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Jimi Hendrix - The Jimi Hendrix Concerts CD (album) cover

THE JIMI HENDRIX CONCERTS

Jimi Hendrix

Proto-Prog


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ZowieZiggy
PROG REVIEWER
4 stars After the disastrous two ''studio'' albums released under Alan Douglas's umbrella, he put this double set on the market some seven years after these indigestible experimentations. And the result is incredibly good.

Most of the songs come from the six legendary concerts from Winterland; but all different than the ones that will be available on ''Live At Winterland'' released some years after this one.

One thing I find remarkable for the Hendrix fan, is that during ''I Don't Live Today'', Jimi starts ''Star Spangled Banner'' in a similar way than the one he will play during his legendary set at Woodstock. Astonishing, really. Almost a year and a half before! Same is valid with the intro for ''Are You Experienced''.

The track list is very impressive and the execution as well. Mr. Douglas really didn't screw it up this time even if purists might still argue about some mixing. Overall, this document is a damned good picture of some excellent Hendrix shows.

One of the few tracks that were not recorded during the Winterland concerts is the excellent ''Red House''. The long solo and middle section is absolutely gorgeous. Not being a blues fan to say the least, I can only applaud when I listen to such great musical moment (but as you might know, I'm biased with the man).

Another interesting feature of this album, is that most of these tracks weren't even released on some semi-boots records. The fantastically long version of ''Stone Free'' from the famous RAH concerts is hardly available (except on ''The Last Experience'' that provides the full concert). So, this album is really a great item to possess for Hendrix fans. Almost ''la crème de la crème'' my friends.

Almost every track is a jewel like the superb version of ''Little Wing'' and the excellent ''Voodoo Chile'' (which is not as great as the ultimate Woodstock version). Still, it also remains a fantastic moment for guitar lovers.

There are hardly one weak track in these live performances (maybe ''Bleeding Heart'' from the RAH which is not on par IMHHO) and one has to recognize that these do belong to the best of the master.

It is also nice to listen to this version of ''Wild Thing'' even if the last minute is somewhat cacophonic. This cover was of course immortalized during the Monterey festival ('67).

The version of ''Hear My Train?'' is also very important because at this time of his career, Jimi hadn't played it a lot before (if ever). One can notice this during Jimi's announcement. ''We are going to attempt this'' .

The title hasn't been defined yet: Jimi introduces it as ''Get My Heart Back Together Again'' or ''I See My Train or something like that''?anything you want to call it right now, we are going to jam''.

This version is slower than the ones we will hear during ''Band Of Gypsys'' or ''Woodstock''. I'm not particularly found of the echo on the vocal part after the middle part, but it is probably due to the production.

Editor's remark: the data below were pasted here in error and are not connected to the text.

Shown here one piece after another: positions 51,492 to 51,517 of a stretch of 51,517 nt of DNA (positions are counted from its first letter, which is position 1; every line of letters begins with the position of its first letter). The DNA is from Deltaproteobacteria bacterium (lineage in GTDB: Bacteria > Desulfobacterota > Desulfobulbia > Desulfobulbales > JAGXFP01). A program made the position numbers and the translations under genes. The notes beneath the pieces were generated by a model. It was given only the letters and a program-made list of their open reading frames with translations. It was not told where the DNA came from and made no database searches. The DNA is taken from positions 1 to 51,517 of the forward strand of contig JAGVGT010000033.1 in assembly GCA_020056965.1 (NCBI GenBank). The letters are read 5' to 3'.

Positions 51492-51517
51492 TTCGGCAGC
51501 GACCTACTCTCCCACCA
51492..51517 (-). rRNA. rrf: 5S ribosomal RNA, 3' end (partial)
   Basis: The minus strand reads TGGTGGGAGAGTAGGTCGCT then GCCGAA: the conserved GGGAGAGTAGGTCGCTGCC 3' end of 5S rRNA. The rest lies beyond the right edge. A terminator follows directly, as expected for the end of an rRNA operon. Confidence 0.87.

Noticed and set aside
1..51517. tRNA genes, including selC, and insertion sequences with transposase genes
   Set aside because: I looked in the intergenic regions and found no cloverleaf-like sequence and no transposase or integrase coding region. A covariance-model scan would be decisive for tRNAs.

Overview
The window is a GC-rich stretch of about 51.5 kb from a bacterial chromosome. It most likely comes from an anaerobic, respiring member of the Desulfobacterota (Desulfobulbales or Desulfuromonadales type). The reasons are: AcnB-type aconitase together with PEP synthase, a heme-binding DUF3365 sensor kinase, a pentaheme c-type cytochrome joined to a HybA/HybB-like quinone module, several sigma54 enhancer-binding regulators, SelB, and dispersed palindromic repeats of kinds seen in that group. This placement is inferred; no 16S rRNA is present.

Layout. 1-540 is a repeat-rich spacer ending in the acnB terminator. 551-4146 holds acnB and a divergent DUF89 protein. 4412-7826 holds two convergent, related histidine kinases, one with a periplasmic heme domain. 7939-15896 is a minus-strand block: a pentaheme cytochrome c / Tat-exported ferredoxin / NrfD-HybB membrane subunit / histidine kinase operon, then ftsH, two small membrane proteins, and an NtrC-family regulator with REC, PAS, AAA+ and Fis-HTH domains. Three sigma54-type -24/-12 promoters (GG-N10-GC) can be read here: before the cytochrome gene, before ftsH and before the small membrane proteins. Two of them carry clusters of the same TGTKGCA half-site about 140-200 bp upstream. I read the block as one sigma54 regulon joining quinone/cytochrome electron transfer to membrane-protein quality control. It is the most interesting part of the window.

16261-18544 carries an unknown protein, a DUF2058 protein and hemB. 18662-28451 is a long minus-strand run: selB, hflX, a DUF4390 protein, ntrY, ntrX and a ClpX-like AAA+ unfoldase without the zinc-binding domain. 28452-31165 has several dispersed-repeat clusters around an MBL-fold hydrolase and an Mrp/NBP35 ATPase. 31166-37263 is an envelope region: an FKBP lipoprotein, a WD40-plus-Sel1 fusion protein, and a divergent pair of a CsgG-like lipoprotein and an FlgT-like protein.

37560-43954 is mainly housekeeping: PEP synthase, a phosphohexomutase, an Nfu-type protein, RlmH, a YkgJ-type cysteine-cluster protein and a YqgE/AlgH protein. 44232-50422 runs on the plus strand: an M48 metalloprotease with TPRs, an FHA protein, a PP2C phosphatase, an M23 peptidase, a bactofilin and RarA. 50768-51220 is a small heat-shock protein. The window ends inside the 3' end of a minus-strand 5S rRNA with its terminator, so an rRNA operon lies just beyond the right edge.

This work is a must for any Hendrix fan. One of his excellent live albums even if better versions for several songs can be found elsewhere (''Hey Joe'', ''Hear My Train'' for example).

Four stars. Well done Jimi!

Report this review (#219573)
Posted Tuesday, June 2, 2009 | Review Permalink
friso
PROG REVIEWER
3 stars Jimi Hendrix - The Jimi Hendrix Concerts (1982, recorded 1968-1970)

Though I am a fanatic guitar player myself, I've never been to fond of legendary Jimi Hendrix. I admire his skills and freedom of expression and the way he influenced some other bands I really like (mainly krautrock groups). I'm not too fond of the muddy sound, the unclear productions, the amateurism of the bands he played in and lack of well produced products (instead there is a long list of nearly acceptable compilations). Still, Jimi Hendrix started an era in which mastery of the instruments of the pop/rock assortment became acceptable and even admirable. This of course had a major influence on progressive rock, which was both blessed and cursed by mastery of the instrument.

On this double lp live set Hendrix plays most of his signature songs whilst leaving enough space for rock guitar experimentation and some blues sensibilities. The style of Hendrix's arrangements is recognized for it's mix of blues, black soul and proto-hard rock. The use of the tremolo, fast pull-offs and inventive use of equipment are all there to expand the guitar vocabulary to extraordinary lengths. The vocals of Hendrix are relaxing, but I can understand why he felt insecure about them. His timing is however great and interplay with the guitar brilliant.

The recordings have a similar sound and style, so the record can be listened to as if it were a single concert. The stadium sound works better then the studio recording for me. The combination of slight muddiness, the 'out there' stadium sound and the reverb on the vocals work quite well. The guitars sound heavy and well amplified and sometimes the combination of sounds create a gothic stadium appeal.

Conclusion. This is a good set of live recordings from Hendrix' prime period. Full of imperfections, but luckily also full moments on which the stratocaster guitar is celebrated as one of the main inventions of the 20th century. Three stars, recommended to fans, early hard rock collectors and seekers of guitar virtuosity.

Report this review (#669527)
Posted Tuesday, March 20, 2012 | Review Permalink

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